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Power struggle at Constitution Avenue

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Babar Ayaz
The judgment of the Supreme Court was both expected and unexpected. The unexpected feature of the judgment was indeed the disqualification of the Prime Minister under Article 62(f) on a small intentional or inadvertent mistake of not declaring the receivable salary (10,000 Dirham) at the time of filing the nomination form with the Election Commission. Under the statutory tax laws, if a person is maintaining the cash accounting system then receivable cannot be considered as asset. But Supreme Court is all powerful to give these laws new interpretations and one cannot question the wisdom of the learned judges.Sharif and his family should have been tried for the Panama Leaks money laundering case by the lower trial court so that they had a fair chance of going to the superior courts to appeal if the verdict was against them. That is what is called the right of fair trial. Prima facie it seems that the money sent by Sharif’s father to buy a steel mill in Dubai was not through a proper banking channel which is why they could not provide the first link of the chain. It is also possible that the money was transferred in the 80s through the Foreign Exchange Bearer Certificates (FEBCs) the instrument introduced by Dr Mahbubul Huq to ease the strict foreign exchange control laws that prevailed in the 80s.It is not only the issue of jurisprudence in such cases. Interpretations have been subjective whether the issue is legal or attached to the religious interpretation of the Holy Quran or the tradition. Just to refresh your memory take a snapshot of the Islamic jurisprudence evolution. We have five major ‘Fiqahs’ that rule the Islamic jurisprudence and are accepted by the Muslims of the world. One Quran and a number of traditions (Sharia) and Ahadith, have been interpreted by Imam Abu Hanifah (80-150 AH), Imam Malik bin Aas (94-179 AH), Imam Ash Shafi (150-204 AH), Imam Ahmad ibn Hanbal (164-204 AH) and Imam Jafar Sadiq (80-148 AH). Although some of them had teacher-pupil relations, they disagreed with each other. (The schism created by these different interpretations has divided the Muslims into a number of sects, who at times settle their ideological scores violently. But to be fair with Islam this is what happened to all religions and even scientific, social and political ideologies with the passage of time). The rulers took full advantage of this disagreement. For instance in the case of the firebrand Sufi Mansur al-Hallaj “(t)he two judges called upon to consider the case had both found the opinion itself to be heretical, but had disagreed over the legal consequences that flowed from Al-Hallaj’s ownership of the document. One of them, a Hanafite, had ruled that the mystic could escape punishment by disowning any belief in the heresy. But the second, a Malikite had found him to be incapable of sincere repentance (a la’ Rushdie apology) and liable to execution.” (1) The Caliph al-Muqtadir’s Wazir used the Malikite interpretation thus the man who became the symbol of speaking truth in our religious folk lore was done with. Similar problem exists with our Constitution which gives too much space to the interpreters of this written document which is almost 45 years old.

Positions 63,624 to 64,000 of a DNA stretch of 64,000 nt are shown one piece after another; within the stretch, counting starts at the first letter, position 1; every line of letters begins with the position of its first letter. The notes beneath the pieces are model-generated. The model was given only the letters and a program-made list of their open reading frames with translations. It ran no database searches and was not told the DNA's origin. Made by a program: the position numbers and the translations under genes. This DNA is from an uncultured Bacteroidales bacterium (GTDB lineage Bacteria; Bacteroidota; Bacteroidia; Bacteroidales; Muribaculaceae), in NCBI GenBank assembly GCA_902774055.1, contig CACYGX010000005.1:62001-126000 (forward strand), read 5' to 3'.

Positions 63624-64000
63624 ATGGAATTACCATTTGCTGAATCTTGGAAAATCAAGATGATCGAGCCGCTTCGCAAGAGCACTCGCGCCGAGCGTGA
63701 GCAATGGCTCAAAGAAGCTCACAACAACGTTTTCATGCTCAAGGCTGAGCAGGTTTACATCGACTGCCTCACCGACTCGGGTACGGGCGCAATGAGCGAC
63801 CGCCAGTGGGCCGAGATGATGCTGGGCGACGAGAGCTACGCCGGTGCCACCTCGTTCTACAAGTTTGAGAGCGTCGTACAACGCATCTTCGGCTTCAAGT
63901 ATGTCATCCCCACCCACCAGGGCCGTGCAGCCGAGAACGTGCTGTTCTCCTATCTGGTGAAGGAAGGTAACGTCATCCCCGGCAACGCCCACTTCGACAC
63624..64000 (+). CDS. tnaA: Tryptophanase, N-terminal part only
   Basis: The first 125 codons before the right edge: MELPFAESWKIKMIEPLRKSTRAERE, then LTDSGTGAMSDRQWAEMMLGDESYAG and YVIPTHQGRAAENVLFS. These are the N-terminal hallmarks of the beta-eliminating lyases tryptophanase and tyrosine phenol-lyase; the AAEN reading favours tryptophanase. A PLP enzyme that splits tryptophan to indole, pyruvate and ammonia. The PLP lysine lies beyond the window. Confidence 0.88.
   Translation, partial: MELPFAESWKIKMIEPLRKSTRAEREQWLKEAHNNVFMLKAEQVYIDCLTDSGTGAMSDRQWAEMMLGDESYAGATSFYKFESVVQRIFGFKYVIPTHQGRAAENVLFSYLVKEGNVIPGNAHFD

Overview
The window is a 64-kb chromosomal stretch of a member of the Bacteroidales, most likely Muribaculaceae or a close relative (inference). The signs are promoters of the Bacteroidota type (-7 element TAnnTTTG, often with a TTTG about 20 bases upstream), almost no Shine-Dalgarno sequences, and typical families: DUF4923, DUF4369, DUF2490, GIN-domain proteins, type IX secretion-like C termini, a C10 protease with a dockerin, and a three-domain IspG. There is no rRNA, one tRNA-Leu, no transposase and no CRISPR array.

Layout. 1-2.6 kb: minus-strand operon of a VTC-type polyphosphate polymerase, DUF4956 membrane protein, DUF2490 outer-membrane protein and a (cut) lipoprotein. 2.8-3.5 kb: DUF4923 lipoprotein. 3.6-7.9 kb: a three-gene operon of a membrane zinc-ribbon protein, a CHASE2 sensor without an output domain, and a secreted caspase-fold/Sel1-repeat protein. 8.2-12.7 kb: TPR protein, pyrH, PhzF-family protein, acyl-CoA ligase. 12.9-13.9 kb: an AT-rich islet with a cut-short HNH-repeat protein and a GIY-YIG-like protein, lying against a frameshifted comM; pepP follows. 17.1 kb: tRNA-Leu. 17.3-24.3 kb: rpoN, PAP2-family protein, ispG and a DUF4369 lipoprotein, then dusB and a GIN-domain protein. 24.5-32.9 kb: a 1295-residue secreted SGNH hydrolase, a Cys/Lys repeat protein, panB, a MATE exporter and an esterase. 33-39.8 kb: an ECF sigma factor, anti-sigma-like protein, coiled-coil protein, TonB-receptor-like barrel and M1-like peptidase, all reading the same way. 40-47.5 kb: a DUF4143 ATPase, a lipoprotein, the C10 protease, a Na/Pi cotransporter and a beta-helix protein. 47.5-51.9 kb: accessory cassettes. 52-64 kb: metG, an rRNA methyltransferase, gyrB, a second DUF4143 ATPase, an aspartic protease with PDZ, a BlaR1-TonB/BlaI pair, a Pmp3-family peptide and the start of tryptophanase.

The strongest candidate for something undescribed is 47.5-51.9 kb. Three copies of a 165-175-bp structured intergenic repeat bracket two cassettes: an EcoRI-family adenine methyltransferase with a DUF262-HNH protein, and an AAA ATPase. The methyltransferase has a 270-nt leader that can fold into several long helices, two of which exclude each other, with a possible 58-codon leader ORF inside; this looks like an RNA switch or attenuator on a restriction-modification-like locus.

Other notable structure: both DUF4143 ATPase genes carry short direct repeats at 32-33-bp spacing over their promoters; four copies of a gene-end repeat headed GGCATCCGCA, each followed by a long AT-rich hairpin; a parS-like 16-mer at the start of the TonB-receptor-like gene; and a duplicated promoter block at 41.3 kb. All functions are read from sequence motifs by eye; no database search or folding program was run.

But in the case of religious tradition the first interpretation came almost 100 years after the oral scriptural and traditional history. This is the time when the constitution exists as a fresh and dynamic document as it would be seen when amendments of fundamental natures were made. And yet even the most clearly written clauses are being called to interpretation by the courts, but so far the cunning and clever government has not fallen in that trap.In modern times we have seen how clergy out-witted all sections of the society which took part in the revolution of democratic Iran in 1979. The Iranian Constitution provides for an institution of the “Religious Guardianship (Velayat Faqiye).” This “Guardianship of the Just Man of Religious Law (Fiqiyeh-e-Adl) is on “the basis of the continuous Guardianship and leadership (Imamate) …under all conditions…” According to my limited knowledge, there is no precedent of such an institution in the Muslim states’ history.

What reminds me of this institution is the recent decision of the Supreme Court disqualifying the Prime Minister. It has referred to some clauses of the Constitution which has raised alarm-bells. General Ziaul Haq, who considered himself a kind of religious guardian of the country, added some disputable clauses to Articles 62 and 63 of the 1973 Constitution of Pakistan.

Until the judgment of the honourable Supreme Court, these clauses of the Constitution had remained dormant. Nobody had sought disqualification of any member of the parliament, the president and the prime minister by invoking these clauses.

The PML-N and PPP should now be regretting that they did not strike down Article 62 and 63 of the Constitution when they were working on the 18th Amendment. I had raised this issue with some of the members of Parliament at that time but they said that religious parties are not willing to budge on this issue.

The liberal parties should get together with PML-N in the parliament to flush out Articles 62 and 63 from the Constitution. They should remember that the process which had started with PML-N’s Prime Minister will not stop and will disqualify their leadership also. It’s time to reflect on this seriously instead of celebrating Nawaz Sharif’s ouster.

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